Join Date: Jun 2011
Location: somewhere south of civilization
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And then there are days like yesterday....
The forecast was for a solid 20 knots of wind slightly south of east. Well that's Ok, we're headed slightly west of south. There'll be no need to make easting on this trip, a rare day of sailing in the Eastern Caribbean. That is our mantra when sailing down here; make all the easting we can, early in the trip. With the winds generally from the east and the current generally setting west, a mile or so of easting can make or break a trip. We hate those long slogs under power directly into the wind to get into a bay we might have made under sail, had we pushed her just a bit more to the east.
Oh well, none of that this day. As usual, we ran from Port Elizabeth to West Cay under jib alone. The wind is usually fluctuating 15 degrees on either side if dead astern, so we don't raise the main until we round West Cay. But it was a swift trip anyway, as the funnel of Admiralty Bay had the breeze a bit above the outside winds.
Rounding West Cay the seas were somewhat smaller than we expected, as the wind had been blowing for quite a few days at 20 to 25 knots. We cranked in the Yankee to a beam reach and rolled out the main to the deep reef position, the norm for West Indian winter sailing. It was immediately apparent we were under powered, but we waited a bit till we were well clear of Bequia's influence before we decided to let out more sail. After about 15 minutes we brought the main out to a very shallow reef.
What a sleigh ride! Sails set just slightly forward of a beam reach and Skipping Stone was strutting her stuff. Virtually no helm and seas abaft the beam; perfect! Out goes the fish line and fingers are crossed. Not that we need fish tonite as we had arranged to have dinner at Vanessa and Sekkie's place on the beach in Chatham, but it's always nice to have fish in the fridge. However, it wasn’t looking promising as the day wore on; there are no birds around and flying fish were few and far between. OK Neptune, we'll hedge the odds. Out comes the 12 foot outrigger and instantly the lure is bubbling away like the flying fish it is meant to represent. What fish can resist that?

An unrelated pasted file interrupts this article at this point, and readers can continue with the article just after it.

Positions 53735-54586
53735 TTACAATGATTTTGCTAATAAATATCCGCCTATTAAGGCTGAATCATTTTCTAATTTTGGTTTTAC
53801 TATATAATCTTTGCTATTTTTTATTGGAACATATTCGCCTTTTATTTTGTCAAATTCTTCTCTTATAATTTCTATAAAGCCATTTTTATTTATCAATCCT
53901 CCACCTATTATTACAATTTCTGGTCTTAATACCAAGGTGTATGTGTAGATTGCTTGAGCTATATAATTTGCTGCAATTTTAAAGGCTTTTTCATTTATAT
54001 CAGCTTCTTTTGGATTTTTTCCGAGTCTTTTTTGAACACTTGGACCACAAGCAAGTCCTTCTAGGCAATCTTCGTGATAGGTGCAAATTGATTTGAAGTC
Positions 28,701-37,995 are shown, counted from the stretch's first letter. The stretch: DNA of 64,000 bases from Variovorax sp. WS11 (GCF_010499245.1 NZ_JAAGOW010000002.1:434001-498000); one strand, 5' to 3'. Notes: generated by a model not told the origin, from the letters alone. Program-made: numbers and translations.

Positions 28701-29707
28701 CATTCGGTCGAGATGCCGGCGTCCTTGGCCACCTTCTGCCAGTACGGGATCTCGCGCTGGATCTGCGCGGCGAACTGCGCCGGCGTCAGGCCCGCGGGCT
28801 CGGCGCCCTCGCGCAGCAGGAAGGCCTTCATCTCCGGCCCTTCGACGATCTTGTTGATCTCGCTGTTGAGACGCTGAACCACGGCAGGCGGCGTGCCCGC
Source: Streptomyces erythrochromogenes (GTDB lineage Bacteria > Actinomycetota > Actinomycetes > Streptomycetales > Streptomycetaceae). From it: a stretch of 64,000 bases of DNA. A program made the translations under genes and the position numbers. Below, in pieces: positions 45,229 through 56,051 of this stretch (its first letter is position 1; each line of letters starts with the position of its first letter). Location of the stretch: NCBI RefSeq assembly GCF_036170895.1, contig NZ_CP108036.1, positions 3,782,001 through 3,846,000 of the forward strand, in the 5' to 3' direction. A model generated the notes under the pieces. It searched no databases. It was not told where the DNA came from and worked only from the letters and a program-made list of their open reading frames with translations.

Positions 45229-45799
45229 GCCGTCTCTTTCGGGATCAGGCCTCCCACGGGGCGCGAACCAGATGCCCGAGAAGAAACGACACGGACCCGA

We threat between a few squalls, only getting a slight dusting of rain, but the calms before and after are frustrating. Then we’re barreling along again. The outrigger clip snaps and it’s a nice cuda, which Nikki steaks up and puts in the fridge. Thank you.
We sail to anchor in Chatham Bay, Union Island and remark at how much fun this sail was. These are the days we get as payment for those other less pleasant, more stressful ones. But really, they're all better than the alternative, to us. Thank you Neptune for the excellent day.
Stats: 29.2 miles, 6.5k average, 10.7k max speed, 24.2k max wind out of the east. Average speed w/o the run from Port Elizabeth to West Cay and the tacking into Chatham under Yankee alone was around 7.4 knots. Not at all bad for this old 77,000# girl, with just the Yankee and a lightly reefed main.
"Any idiot can make a boat go; it takes a sailor to stop one." Spike Africa aboard the schooner Wanderer in Sausalito, Ca. 1964.
“Believe me, my young friend, there is nothing - absolutely nothing - half so much worth doing as simply messing about in boats.” ― Kenneth Grahame, The Wind in the Willows
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